I have an old friend, a retired very senior ranking military officer who spent the latter part of his career in the Pentagon planning division, assessing risks to America’s freedom and designing contingency war plans for dealing with them. It’s a critical job—there are more risks to America’s freedom than you have ever imagined. We stay in touch at a minimum around Christmas time and in this year’s conversation he said, “JD, we are living in radically uncertain times.” It certainly confirmed my feelings, and in jolting fashion. “Radical uncertainty” is Department of Defense talk for “unknown unknowns”—unknowns in our future that we don’t even know that we don’t know, the most dangerous kind. 9/11 was an unknown unknown until tragedy struck. Coming from a man more in the know about the dangers in this smoldering planet than anyone of my acquaintance, it has provoked considerable sober reflection on my part.

The unchanging bottom line of my reflection is that there is no uncertainty of any kind in the mind of our Sovereign God, who foreordained whatsoever comes to pass, but he has not endowed his creatures with foreknowledge. He can see the future, which he ordained before the world began, but we cannot. Life is uncertain to us. The antidote for those in Christ is the gift of faith that we reside securely in the palm of his hand (John 10:28) throughout this brief uncertain (to us) life. The life to come is wonderful beyond comprehension and everlasting, in the presence of the One who suffered and died for us that we might live in his presence forever.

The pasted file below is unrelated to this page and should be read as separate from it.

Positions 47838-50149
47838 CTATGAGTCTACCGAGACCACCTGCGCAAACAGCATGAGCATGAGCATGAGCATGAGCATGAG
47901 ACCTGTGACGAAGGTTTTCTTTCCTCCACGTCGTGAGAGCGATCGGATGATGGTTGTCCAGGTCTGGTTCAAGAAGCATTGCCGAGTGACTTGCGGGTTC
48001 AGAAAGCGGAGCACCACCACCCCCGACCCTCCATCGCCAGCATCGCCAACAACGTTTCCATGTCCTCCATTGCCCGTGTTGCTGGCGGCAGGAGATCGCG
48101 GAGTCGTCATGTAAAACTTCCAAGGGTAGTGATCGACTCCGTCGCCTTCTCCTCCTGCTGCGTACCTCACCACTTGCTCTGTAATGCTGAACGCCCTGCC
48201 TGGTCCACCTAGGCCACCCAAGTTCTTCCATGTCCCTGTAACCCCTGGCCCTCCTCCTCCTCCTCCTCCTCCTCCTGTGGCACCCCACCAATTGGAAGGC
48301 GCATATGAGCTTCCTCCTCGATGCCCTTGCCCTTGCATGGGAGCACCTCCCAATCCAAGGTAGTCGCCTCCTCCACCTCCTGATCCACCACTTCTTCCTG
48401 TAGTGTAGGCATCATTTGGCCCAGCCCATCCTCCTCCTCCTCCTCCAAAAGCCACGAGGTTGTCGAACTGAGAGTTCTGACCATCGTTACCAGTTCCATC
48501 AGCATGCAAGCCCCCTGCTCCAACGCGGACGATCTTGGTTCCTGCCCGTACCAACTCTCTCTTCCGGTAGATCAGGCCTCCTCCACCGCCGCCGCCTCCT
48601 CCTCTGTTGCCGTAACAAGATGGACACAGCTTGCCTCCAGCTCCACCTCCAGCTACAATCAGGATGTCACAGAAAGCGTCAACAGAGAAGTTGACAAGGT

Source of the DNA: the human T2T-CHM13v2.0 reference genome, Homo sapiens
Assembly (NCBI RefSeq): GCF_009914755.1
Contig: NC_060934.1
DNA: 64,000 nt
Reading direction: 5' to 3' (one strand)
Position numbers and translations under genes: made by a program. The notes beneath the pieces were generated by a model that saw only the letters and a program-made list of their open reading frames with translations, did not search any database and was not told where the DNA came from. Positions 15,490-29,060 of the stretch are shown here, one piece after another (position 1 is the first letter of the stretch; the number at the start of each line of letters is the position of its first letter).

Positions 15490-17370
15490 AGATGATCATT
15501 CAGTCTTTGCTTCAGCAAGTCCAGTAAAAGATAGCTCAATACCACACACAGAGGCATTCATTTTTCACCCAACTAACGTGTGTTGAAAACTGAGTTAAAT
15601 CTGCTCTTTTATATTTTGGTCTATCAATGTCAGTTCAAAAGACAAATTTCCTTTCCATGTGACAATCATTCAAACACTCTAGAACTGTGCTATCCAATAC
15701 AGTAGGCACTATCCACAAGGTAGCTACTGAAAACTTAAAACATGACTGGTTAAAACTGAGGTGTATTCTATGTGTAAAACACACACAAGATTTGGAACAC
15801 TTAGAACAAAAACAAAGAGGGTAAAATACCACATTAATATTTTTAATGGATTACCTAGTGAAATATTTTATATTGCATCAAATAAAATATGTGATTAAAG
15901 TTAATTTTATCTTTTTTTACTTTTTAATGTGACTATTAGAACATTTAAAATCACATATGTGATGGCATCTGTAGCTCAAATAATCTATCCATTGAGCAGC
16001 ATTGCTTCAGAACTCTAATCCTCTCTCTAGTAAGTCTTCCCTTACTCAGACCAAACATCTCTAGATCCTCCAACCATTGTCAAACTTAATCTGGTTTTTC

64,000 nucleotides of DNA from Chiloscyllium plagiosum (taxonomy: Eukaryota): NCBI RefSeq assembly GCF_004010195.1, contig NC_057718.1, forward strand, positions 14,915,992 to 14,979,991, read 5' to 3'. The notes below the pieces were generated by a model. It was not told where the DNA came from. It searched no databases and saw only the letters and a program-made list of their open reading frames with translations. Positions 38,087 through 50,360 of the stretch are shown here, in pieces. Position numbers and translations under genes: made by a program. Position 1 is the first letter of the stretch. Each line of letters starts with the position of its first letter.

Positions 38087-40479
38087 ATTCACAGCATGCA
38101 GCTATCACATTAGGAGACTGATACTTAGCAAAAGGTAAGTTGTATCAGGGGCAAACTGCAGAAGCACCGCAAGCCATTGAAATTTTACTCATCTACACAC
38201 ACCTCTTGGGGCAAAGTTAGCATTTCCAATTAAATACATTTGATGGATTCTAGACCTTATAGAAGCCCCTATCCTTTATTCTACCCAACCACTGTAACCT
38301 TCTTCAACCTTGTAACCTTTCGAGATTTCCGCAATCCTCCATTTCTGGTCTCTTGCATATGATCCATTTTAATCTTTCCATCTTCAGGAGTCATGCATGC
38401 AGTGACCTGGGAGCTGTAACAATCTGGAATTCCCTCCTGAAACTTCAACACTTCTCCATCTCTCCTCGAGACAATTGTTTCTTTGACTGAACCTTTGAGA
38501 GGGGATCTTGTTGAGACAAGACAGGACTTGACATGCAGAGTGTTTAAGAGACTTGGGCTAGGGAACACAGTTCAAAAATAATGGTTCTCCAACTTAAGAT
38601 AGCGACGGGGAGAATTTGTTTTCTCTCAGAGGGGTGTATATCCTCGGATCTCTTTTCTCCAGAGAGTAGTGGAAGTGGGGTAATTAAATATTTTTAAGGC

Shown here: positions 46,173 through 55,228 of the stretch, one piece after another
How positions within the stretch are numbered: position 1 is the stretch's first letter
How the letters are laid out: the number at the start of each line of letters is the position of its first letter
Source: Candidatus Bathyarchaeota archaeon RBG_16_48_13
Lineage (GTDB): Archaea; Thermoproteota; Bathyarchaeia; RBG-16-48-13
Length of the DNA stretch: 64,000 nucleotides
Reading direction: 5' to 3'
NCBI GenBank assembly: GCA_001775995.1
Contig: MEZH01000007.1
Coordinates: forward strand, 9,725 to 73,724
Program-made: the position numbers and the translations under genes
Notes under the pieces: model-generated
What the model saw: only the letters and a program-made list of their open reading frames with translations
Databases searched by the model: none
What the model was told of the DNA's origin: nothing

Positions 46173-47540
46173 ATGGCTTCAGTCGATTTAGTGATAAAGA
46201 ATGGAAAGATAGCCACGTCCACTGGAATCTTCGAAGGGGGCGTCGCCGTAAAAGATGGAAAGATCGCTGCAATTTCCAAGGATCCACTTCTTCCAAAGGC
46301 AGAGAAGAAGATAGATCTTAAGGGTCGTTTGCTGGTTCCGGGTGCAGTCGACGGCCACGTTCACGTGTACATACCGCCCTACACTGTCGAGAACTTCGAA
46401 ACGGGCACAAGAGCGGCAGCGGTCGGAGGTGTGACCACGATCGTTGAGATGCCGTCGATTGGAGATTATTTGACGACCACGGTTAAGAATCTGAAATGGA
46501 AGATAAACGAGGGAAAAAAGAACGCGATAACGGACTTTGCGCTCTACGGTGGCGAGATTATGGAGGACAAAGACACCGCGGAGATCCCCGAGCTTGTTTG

Life was radically uncertain when a world of rampant evil felt the first ever drops of rain, but Noah had faith.  It was radically uncertain when Moses and all Israel stood on the bank of the Red Sea with the Egyptian army bearing down on them, but Moses had faith. Panic and radical uncertainty consumed the young man with Elisha when they were surrounded by the enemy, until the Lord opened his eyes and he saw “… the mountain was full of horses and chariots of fire all around Elisha” (2 Kings 6:17).

Jesus said he “…is coming [again, as Judge] at an hour you do not expect” (Matthew 24:42). In the last chapter of his Word he said, “I am coming soon.” Jesus’ promise is a certainty, the timing he declared to be uncertain to us, but it’s a “known unknown.” Each passing day brings us one day closer, each beat of the heart, each breath. On that promised day Jesus will abolish all uncertainty, radical and otherwise: Sheep on his right, goats on his left. (Matthew 35:33)

Until then we live by faith in the certainty of God’s known promises:

“And behold, I am with you always, to the end of the age” (Matthew 28:20). “Be anxious for nothing … the peace of God, which surpasses all understanding, will guard your hearts and your minds in Christ Jesus” (Philippians 4:6-7). “I will fear no evil, for you are with me …” (Psalm 23:4).

See you in church.


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